As you might imagine, this phrase followed a request the writer was making in order to de-emphasize the urgency of the request. In that sense, the phrase is doing double duty: It is humble in and of itself by showing respect for my time, and the phrasing itself is respectful. It’s an amazingly simple way to tell someone “no rush.”
In the Museum of Exceptional Japanese we would also have a few examples of passive and causative verbs that enable subject-less sentences. Adversative passive phrases are particularly aesthetically pleasing in their simplicity when something has gone wrong, such as やられた! (Yarareta, [I’ve] been had/tricked!) or 食べられちゃった (Taberarechatta, [My burrito in the shared refrigerator] was unfortunately eaten [by an unwitting coworker]).
Causative can be tricky to get comfortable with, but after enough practice, you’ll be breaking out useful sentences like ご感想を聞かせていただいて誠にありがとうございます (Go-kansō o kikasete itadaite makoto ni arigatō gozaimasu, [I] appreciate [you] sharing [your] thoughts [with me]), which I think would also have a home in the museum. Again, as shown by the English in parentheses, the Japanese giving and receiving verbs and honorific prefixes do a lot of the heavy lifting to imply subjects and objects.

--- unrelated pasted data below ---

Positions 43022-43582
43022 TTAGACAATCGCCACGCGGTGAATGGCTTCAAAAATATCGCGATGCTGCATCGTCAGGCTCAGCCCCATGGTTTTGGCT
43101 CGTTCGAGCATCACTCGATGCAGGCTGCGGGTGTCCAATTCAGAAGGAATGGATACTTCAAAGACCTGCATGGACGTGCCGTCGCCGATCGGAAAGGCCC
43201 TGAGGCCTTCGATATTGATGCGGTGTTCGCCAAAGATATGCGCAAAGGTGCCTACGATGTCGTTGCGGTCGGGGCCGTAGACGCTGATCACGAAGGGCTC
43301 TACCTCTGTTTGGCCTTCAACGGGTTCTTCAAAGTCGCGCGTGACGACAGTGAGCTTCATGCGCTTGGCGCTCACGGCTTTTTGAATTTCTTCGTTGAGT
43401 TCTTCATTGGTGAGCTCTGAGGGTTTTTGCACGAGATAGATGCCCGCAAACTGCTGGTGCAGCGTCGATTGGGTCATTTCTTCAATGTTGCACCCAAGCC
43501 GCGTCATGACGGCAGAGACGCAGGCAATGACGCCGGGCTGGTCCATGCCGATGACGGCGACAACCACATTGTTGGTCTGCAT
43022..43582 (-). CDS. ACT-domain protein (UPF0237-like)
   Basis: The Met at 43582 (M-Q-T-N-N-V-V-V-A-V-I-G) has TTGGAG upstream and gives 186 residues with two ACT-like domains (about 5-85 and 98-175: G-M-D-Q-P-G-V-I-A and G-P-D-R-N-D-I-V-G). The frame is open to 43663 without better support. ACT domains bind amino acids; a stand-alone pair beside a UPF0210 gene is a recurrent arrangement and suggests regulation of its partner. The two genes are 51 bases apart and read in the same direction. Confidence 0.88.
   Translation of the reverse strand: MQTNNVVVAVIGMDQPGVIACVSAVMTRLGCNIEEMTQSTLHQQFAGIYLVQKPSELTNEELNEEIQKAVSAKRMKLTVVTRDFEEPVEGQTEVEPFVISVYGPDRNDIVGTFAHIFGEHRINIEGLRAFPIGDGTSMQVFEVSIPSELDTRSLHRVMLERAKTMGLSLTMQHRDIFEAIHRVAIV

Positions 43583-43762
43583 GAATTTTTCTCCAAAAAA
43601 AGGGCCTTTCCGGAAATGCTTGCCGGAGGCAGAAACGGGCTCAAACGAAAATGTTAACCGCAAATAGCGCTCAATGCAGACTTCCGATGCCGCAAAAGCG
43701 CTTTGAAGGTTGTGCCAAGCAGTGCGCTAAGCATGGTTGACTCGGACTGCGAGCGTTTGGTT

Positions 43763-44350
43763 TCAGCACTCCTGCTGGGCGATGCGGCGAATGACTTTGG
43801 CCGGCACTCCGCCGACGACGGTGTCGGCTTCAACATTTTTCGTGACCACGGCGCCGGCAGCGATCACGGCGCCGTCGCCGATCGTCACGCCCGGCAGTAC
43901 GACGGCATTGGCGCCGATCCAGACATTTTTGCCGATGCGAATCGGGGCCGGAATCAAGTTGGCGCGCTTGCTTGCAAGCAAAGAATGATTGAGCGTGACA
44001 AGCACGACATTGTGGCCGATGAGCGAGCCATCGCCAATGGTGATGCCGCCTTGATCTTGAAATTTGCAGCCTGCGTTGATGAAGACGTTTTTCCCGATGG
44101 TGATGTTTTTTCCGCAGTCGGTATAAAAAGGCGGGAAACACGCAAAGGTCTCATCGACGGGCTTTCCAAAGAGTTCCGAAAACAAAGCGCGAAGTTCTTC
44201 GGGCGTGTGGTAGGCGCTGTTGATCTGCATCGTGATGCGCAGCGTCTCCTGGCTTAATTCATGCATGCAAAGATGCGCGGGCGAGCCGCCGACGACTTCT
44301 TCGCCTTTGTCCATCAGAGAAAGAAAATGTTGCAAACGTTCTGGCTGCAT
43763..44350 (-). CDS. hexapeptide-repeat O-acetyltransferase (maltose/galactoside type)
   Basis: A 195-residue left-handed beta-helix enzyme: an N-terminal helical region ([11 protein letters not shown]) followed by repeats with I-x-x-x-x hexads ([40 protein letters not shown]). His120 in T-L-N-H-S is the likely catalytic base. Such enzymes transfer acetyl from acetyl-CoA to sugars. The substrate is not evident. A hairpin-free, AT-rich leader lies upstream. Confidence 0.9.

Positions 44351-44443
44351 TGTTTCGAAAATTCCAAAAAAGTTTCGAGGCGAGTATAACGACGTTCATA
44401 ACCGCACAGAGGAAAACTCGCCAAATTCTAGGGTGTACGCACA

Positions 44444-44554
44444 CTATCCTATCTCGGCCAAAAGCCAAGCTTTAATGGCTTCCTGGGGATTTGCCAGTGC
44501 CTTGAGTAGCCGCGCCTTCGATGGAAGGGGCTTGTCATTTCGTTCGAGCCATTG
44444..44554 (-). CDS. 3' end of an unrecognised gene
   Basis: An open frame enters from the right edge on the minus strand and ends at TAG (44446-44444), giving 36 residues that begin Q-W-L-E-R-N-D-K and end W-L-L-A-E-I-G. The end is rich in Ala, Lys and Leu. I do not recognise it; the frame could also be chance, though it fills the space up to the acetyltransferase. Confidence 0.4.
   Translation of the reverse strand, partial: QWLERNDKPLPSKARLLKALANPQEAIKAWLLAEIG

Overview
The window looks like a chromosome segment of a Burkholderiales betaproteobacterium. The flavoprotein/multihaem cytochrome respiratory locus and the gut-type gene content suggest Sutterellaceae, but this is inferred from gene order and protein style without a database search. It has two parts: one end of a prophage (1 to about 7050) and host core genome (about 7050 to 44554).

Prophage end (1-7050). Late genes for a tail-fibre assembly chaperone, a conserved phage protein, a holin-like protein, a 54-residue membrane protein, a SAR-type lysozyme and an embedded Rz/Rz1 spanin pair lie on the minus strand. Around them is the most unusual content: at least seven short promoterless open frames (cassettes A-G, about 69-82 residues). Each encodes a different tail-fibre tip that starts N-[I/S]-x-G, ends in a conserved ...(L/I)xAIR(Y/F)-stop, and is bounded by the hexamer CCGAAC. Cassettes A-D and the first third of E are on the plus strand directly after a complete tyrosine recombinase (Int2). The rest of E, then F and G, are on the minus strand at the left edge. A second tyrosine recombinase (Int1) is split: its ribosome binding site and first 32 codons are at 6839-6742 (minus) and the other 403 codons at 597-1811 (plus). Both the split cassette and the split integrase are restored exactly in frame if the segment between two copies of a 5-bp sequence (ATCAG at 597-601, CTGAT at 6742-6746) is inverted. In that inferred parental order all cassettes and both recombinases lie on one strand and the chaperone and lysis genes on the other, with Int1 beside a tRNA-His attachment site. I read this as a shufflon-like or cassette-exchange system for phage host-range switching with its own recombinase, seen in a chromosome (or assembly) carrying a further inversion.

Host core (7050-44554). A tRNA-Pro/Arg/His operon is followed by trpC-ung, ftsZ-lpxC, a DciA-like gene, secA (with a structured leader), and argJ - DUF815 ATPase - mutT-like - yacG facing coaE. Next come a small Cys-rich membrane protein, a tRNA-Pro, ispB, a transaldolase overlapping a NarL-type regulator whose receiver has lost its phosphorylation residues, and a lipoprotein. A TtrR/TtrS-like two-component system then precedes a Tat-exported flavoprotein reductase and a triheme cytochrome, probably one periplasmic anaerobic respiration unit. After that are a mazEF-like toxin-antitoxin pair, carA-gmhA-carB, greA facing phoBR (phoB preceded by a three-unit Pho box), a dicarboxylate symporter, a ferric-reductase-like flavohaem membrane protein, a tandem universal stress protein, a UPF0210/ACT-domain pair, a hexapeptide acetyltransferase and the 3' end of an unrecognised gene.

Individual kanji also have their place in the Museum of Exceptional Japanese, but these would be unique kanji — 国字 (kokuji, kanji created in Japan), to be precise.
There are 国字 from Korea and Vietnam as well, but we’re interested in the ones from Japan. A number are related to the natural environment such as 峠 (tōge, mountain pass), 畑 (hatake, field) and 辻 (tsuji, intersection/street corner).
Many 国字 were invented during the late 19th century (some possibly even earlier) when the Japanese language needed words for Western terms like 瓩 (kiroguramu, kilogram), 粁 (kiromētoru, kilometer) and 粍 (mirimētoru, millimeter).
If you don’t trust me that these kanji are legit, go ahead and test them out on your computer. Type out ミリメートル (mirimētoru) in katakana and hit the space bar. Hit it enough times and, sure enough, 粍 will eventually pop up. Your computer may also offer you the occasionally useful, but always visually pleasing, ㍉, ㌖ or ㌕ as ways to save space.
To adapt a phrase from “Jurassic Park,” the emergence and subsequent decline of 国字 are proof that language finds a way. While new kanji may have made sense at one point in time, katakana phrases have stepped in since then.
The Museum of Exceptional Japanese is starting to get a little crowded. There are just too many interesting examples to exhibit, so we’ll have to rotate the works on display. We can hold a 四字熟語 (yojijukugo, four-character expressions) exhibition for a month to display phrases such as 弱肉強食 (jakuniku kyōshoku, survival of the fittest), which pretty directly expresses the relationship between hunter and hunted.
Then the following month we could have a celebration of 和製英語 (wasei-eigo, psuedo-English coined in Japan) like ギリギリセーフ (girigiri-sēfu, just made it!/near miss), which is always an extremely fun phrase to use as you leap into a train car as the doors are closing.
The possibilities are endless and, like art, much of the aesthetic enjoyment is subjective. What words and phrases would you include in your own personal Museum of Exceptional Japanese? Please do let me know: I’d love to peruse the galleries and see what’s on display.
IN FIVE EASY PIECES WITH TAKE 5